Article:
Innovation comes in many shapes and sizes. Sometimes, it's about new, never-been-seen before developments that change people's lives forever. On other occasions, it involves improving on what we already know, taking everyday items and systems, shaking them up and making them better.

Whatever industry you delve into, whichever product or service on offer, one thing is the same. Innovation involves a creative process. It doesn't happen overnight, like we see in the movies. That flash of brilliance moment, followed by instant results and widespread adoption.

According to Max Eliscu, CEO of B2B payments company, Viewpost, innovation takes "a combination of curiosity and persistence." Eliscu has a lot to to say about innovation, chiefly, how to go about innovating a traditional industry resistant to change.

The world of B2B payments is an interesting one. In 2017, where nine out of ten Americans shop online and apps like Venmo allow teenagers split an order of burgers and fries, 97 percent of small US businesses still use paper checks and antiquated systems to pay their employees. This obviously, has created an interesting playground for innovation.

"Innovating in the payments industry is incredibly difficult," Eliscu shares. "The regulatory environment alone is a challenge, and when you layer on the proliferation of paper invoices and checks, information security, old technology, and rising instances of cybercrime, you have a mountain of hurdles to clear. These are reasons why breakthrough payment solutions, including the likes of PayPal and Square, have taken several years to achieve broader acceptance."

Eliscu shared his thoughts on some key traits that all innovators must share (hint: they have a lot to do with endurance). Here goes:

Persistence

Faced with such resistance to change, and what Eliscu calls a "paper addiction," innovating in the B2B payments arena presents even higher hurdles. Regulations are steeper, third-party risk is incremented, and many payment platforms are industry specific and incompatible with others.

Perhaps one of the biggest reasons the B2B payments industry is slow to change is because most people look at the magnitude of a problem and find it insurmountable. It's just too difficult to take on an area so well established. It takes hard work and a whole heap of persistence.

The innovation landscape is brimming over with entrepreneurs whose unwavering persistence paid off in the end. Who hit hurdles and faced failure before reaching their goals. Just look at Twitter co-founder, Evan Williams, who first created a podcasting platform that floundered and folded. Vera Wang, who was turned down by Vogue before becoming a world famous designer, and Arianna Huffington whose second book was rejected by 36 publishers. Are you seeing a pattern yet? The point is, they never gave up.

Curiosity

Successful innovators are not afraid of complex problems - they lean into them with a voracious curiosity. "I never see problems or barriers as insurmountable. Rather, I see them as impediments that need to be removed," says Eliscu. "There are always new solutions to problems if we are willing to approach them from every angle. You just have to have a curiosity to do what others have not."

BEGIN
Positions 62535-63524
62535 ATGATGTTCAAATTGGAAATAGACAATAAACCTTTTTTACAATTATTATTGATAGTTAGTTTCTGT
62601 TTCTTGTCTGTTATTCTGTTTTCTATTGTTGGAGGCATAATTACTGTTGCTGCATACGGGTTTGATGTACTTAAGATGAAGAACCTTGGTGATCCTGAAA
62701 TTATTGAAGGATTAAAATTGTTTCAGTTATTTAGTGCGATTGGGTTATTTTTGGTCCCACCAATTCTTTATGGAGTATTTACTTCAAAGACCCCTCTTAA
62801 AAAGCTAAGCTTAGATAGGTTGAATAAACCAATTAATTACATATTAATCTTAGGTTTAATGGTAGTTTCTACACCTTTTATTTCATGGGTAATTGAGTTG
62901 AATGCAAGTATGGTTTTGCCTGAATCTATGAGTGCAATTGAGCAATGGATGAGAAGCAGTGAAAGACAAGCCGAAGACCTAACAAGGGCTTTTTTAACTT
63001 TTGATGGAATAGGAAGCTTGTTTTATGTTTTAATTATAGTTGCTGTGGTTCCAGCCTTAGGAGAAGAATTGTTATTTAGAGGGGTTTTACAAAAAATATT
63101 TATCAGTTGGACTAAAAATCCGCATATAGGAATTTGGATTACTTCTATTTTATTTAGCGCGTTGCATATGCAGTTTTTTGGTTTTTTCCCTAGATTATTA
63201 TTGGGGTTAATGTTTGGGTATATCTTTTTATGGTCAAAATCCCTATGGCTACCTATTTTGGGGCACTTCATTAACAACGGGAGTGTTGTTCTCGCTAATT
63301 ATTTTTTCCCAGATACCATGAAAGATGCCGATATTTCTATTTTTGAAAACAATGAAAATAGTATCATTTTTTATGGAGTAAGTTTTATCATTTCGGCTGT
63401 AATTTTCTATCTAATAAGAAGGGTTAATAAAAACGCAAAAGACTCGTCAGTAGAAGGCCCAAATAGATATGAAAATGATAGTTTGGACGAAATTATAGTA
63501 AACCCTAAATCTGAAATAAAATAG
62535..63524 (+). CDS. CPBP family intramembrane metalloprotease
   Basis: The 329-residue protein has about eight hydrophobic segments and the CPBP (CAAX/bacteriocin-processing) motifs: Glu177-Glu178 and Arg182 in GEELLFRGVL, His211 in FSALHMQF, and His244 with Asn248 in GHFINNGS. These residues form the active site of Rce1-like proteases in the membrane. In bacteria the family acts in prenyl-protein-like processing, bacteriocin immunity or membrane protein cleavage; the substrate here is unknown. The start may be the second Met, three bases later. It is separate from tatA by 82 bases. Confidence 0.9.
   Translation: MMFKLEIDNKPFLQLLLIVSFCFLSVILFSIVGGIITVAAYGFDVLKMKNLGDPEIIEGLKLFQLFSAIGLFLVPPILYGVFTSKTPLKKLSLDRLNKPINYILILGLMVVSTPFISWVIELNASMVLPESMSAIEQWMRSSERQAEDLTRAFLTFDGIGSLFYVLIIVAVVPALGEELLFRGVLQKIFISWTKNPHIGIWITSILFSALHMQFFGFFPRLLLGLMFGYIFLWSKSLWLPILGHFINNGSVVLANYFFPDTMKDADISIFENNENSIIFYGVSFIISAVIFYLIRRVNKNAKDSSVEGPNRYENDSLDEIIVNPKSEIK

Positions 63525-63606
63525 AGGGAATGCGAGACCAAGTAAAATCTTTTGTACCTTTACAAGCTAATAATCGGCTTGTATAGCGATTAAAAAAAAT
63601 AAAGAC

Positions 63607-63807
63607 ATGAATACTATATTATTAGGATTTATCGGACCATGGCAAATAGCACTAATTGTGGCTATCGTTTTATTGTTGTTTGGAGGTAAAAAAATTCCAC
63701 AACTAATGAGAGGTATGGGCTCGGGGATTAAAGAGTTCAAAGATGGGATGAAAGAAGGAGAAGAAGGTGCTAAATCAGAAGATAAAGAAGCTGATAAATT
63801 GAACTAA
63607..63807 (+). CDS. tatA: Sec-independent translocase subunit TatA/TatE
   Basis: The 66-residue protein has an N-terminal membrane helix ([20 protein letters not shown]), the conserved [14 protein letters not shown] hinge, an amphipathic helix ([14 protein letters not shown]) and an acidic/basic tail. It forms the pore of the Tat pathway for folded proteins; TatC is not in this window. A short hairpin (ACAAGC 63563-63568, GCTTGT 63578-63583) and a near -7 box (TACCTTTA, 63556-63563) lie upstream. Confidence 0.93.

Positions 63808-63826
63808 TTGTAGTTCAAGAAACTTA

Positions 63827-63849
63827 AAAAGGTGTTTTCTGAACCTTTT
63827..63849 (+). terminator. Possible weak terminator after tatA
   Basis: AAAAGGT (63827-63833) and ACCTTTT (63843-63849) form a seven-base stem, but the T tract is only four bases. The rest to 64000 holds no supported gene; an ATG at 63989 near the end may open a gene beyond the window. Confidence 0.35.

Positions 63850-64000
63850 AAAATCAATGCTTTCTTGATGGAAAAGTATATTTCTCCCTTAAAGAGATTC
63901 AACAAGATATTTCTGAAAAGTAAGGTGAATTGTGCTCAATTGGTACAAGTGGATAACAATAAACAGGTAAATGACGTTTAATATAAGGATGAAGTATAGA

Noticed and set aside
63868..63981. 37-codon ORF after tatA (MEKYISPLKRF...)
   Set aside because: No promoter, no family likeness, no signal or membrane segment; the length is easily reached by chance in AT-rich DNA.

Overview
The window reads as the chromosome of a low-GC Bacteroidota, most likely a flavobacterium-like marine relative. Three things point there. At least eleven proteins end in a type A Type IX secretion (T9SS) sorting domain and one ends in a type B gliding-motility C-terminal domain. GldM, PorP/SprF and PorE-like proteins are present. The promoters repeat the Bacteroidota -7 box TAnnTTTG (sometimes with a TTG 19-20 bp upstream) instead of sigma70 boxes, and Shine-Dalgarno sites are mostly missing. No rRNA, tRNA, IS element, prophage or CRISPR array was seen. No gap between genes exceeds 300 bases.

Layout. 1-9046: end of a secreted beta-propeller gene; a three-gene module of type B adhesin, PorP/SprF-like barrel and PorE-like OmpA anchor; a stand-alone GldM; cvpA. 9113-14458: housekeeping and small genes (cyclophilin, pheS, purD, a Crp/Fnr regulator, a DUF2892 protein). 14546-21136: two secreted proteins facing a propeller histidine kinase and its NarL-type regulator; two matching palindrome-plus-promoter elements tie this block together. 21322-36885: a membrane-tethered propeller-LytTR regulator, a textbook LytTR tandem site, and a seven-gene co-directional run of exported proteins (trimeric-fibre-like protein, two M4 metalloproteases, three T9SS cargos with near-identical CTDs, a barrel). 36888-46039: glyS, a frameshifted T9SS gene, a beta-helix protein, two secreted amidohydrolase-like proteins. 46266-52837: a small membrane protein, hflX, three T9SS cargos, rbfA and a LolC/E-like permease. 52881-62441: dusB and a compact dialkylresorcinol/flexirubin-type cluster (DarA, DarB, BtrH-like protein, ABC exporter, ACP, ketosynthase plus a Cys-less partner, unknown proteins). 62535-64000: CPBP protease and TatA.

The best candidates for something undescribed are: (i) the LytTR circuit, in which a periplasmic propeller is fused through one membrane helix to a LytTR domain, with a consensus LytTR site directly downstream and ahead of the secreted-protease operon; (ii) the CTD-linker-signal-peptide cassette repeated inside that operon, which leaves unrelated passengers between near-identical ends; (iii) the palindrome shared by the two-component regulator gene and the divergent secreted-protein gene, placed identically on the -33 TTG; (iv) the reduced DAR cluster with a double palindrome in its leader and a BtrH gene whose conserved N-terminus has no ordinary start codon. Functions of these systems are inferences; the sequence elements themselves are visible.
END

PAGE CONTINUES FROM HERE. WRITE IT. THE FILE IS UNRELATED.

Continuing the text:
The hard work, he says, may take substantial time and research, but when you couple that with creativity, innovation is finally unlocked. You have to be curious and committed enough to want to solve a problem and then persevere until you do.

He enthuses, "Richard Branson used new business models to transform passenger air travel with Virgin Atlantic Airways and bring mobile phones to more people with Virgin Mobile. Sergey Brin and Larry Page explored new boundaries with Google and Alphabet. They all saw further than the existing infrastructure in their space."

A solid creative process

Creativity is a process, not an event, not one of those infamous Eureka moments. It might sound contradictory, but if you want to be more innovative, you need to get more organized and come up with a creative process for innovation. According to psychologist, Scott Barry Kaufman, scientific director of the Positive Psychology Center at Pennsylvania University, there are four basic stages to creativity: preparation, incubation, illumination and verification.

Eliscu and his team understand that innovation requires a creative process, time and patience. Before coming up with their payments solution, they identified the problem, researched opportunities, drank a lot of coffee over a lot of brainstorming sessions, rinsed and then repeated. Until they reached a point where they could launch a working prototype. "Learn, refine, repeat" he explains.

Achieving a paperless electronic payment system that's easy for corporations to integrate with existing software came about by following this creative process. "We pulled key team members together and began mapping out what kind of tool we needed. We quickly built a prototype we could test to work out the kinks. Then, using what we learned from testing, we built our own proprietary software." Simple as that.

There may be many barriers in your way, whether it's changing a mindset, legislation, or, in Eliscu's case, resistance to migrating to electronic payments. But if you have a strong desire to change an ecosystem; a curiosity to solve a problem, and persist until you do, you can unlock incredible innovations. So, get ready. If Eliscu is right, businesses are about to witness "the same kind of fast-paced change that everyday Jane and Joe have been experiencing for years." Be prepared to toss out your checkbook.